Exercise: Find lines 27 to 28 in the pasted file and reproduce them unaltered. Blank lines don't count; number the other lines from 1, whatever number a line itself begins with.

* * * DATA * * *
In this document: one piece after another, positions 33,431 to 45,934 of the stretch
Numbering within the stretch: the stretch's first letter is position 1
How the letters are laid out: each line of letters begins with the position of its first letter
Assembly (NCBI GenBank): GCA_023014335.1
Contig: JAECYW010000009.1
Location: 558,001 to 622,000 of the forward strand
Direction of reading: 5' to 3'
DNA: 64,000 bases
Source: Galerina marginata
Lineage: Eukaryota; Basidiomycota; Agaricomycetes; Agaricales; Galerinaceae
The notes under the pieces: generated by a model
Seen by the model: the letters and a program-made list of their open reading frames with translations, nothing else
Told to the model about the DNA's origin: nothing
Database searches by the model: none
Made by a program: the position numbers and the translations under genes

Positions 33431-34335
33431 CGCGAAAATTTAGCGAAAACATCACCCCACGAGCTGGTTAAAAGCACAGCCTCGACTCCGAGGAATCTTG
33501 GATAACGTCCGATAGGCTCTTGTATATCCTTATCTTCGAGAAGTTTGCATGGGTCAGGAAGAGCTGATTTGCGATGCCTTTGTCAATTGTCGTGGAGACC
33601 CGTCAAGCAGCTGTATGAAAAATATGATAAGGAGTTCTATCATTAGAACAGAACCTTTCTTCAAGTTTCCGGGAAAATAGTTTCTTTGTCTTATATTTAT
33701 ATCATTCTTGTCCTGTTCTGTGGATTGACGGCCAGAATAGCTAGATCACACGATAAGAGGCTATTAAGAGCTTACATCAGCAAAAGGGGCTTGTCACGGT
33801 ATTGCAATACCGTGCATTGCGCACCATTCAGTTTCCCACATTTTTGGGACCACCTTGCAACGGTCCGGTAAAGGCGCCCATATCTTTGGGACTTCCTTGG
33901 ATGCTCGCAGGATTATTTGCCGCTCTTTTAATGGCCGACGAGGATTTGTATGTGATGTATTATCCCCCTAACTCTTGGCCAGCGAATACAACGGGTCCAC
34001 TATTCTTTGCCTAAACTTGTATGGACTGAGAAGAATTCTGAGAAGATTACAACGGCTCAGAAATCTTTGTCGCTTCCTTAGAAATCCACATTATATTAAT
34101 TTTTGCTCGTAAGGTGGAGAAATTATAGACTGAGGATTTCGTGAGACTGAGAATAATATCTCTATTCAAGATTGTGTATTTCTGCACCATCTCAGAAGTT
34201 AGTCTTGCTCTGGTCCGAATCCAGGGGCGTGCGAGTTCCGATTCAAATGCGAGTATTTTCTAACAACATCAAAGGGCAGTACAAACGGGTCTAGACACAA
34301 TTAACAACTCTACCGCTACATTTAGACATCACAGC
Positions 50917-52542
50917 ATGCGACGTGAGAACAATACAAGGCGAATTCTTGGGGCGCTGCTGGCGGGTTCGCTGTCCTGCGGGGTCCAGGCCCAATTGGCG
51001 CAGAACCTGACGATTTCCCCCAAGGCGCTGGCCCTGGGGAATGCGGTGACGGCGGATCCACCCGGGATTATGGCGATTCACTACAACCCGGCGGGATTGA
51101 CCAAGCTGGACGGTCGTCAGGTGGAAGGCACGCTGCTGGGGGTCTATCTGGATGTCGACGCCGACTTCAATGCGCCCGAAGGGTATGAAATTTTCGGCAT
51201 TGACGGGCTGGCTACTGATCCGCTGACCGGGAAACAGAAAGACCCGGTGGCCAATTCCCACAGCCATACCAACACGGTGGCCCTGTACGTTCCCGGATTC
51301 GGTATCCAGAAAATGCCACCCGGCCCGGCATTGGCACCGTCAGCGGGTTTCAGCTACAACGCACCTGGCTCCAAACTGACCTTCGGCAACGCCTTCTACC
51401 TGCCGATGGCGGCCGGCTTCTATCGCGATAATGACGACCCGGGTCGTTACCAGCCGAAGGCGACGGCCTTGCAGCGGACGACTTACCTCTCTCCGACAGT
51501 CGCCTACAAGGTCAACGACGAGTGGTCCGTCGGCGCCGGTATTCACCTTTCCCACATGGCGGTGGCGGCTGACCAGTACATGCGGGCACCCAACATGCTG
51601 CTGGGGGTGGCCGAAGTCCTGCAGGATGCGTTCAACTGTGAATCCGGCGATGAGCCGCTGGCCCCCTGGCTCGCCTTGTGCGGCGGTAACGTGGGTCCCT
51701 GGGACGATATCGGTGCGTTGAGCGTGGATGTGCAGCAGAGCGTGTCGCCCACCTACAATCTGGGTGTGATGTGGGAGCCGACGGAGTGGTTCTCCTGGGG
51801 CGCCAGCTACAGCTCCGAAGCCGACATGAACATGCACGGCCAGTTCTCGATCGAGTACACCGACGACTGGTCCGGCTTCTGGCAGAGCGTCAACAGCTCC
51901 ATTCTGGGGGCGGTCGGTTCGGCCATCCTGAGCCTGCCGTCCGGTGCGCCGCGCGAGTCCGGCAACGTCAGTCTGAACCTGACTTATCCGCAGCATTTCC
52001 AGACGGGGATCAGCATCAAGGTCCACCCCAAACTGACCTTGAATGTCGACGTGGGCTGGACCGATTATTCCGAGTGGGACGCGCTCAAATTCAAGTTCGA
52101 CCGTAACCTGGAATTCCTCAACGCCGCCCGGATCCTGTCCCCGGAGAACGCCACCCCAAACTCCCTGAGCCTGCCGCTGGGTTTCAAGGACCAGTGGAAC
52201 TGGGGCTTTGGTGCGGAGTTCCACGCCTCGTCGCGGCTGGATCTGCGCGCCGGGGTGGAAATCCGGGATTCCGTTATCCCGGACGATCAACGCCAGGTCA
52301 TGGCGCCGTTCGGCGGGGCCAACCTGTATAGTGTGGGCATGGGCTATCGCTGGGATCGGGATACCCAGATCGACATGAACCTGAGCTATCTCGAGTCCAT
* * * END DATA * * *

Positions 50917-52542
50917 ATGCGACGTGAGAACAATACAAGGCGAATTCTTGGGGCGCTGCTGGCGGGTTCGCTGTCCTGCGGGGTCCAGGCCCAATTGGCG